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Here you will find the writings of the poet Theodore Waterfield

Summer in Sandusky

Sandusky is changing,
putting on a new face.
Parks have replaced fisheries,
suburbs,
the corn and wheat.
The giant elms have long since vanished,
and the malls
have become mini circuses.

Even the Soldier’s Home,
a campus of gray limestone
with its hundred buckeye trees,
is a denuded memorial.
Replica of the Civil War,
housing old men
who stay indoors for shade,
speak in whispers,
as if prisoners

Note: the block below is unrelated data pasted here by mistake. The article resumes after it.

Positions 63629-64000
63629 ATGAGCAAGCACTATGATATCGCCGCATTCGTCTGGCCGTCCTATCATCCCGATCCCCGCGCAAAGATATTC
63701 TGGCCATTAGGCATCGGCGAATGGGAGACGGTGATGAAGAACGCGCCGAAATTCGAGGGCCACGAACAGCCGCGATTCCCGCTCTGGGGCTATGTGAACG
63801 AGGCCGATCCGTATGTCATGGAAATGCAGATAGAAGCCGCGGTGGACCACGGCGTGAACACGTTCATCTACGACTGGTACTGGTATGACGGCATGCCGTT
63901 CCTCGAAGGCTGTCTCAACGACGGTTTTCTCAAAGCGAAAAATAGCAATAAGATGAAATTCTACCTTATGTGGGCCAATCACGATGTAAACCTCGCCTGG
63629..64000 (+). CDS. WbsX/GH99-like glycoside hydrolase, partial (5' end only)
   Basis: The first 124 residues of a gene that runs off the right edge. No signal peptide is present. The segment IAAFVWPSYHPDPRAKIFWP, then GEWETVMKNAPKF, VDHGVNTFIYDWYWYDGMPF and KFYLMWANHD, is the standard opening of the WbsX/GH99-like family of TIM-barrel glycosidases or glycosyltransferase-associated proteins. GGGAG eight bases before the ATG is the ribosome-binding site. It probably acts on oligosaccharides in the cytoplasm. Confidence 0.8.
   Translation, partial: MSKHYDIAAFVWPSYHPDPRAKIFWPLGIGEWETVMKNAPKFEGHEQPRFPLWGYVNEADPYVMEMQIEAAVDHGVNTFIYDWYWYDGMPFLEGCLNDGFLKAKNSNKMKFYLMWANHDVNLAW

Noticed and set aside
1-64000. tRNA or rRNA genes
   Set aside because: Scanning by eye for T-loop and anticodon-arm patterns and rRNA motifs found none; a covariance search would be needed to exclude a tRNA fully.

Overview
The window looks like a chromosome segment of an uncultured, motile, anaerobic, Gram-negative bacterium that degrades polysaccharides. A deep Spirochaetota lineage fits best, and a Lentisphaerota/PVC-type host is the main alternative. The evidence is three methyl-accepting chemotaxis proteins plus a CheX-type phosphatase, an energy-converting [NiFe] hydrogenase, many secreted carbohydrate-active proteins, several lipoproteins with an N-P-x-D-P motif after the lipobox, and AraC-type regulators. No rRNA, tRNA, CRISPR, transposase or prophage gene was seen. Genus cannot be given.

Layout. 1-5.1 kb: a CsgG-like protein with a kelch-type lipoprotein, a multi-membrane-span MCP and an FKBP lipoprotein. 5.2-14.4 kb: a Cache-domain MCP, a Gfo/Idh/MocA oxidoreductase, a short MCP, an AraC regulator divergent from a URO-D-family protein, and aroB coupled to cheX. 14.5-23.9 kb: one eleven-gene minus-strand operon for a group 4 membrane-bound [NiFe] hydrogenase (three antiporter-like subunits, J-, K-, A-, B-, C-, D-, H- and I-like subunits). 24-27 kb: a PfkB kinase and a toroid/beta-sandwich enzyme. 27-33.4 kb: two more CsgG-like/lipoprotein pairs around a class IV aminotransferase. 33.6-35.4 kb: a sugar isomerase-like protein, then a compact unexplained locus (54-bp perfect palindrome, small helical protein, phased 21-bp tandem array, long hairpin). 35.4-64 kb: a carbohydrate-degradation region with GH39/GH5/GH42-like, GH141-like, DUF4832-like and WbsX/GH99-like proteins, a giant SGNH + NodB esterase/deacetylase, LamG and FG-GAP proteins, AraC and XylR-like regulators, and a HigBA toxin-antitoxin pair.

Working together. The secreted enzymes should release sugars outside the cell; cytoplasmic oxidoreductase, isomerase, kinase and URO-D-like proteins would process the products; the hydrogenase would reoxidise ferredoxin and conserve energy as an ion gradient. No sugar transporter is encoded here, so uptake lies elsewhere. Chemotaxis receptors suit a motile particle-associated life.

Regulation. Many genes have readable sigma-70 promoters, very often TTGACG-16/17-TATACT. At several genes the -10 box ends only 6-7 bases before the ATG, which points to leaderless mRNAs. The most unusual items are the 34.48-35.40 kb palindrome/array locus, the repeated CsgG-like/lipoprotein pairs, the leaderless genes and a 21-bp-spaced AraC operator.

of their own government.

The town has lived two centuries
and never matured.
No cathedral or stately avenue of homes.
Inlets dotted with battlements,
statues gathering moss
or bleached by wind.
A town that never held a ball,
danced through the years,
gave its youth balloons and confections.

But the wind
curls over waves bearded with foam,
the bay howls and sighs,
with a purity of place,
stones set together,
moldering iron,
light rising from its face,
singing the song of summer.

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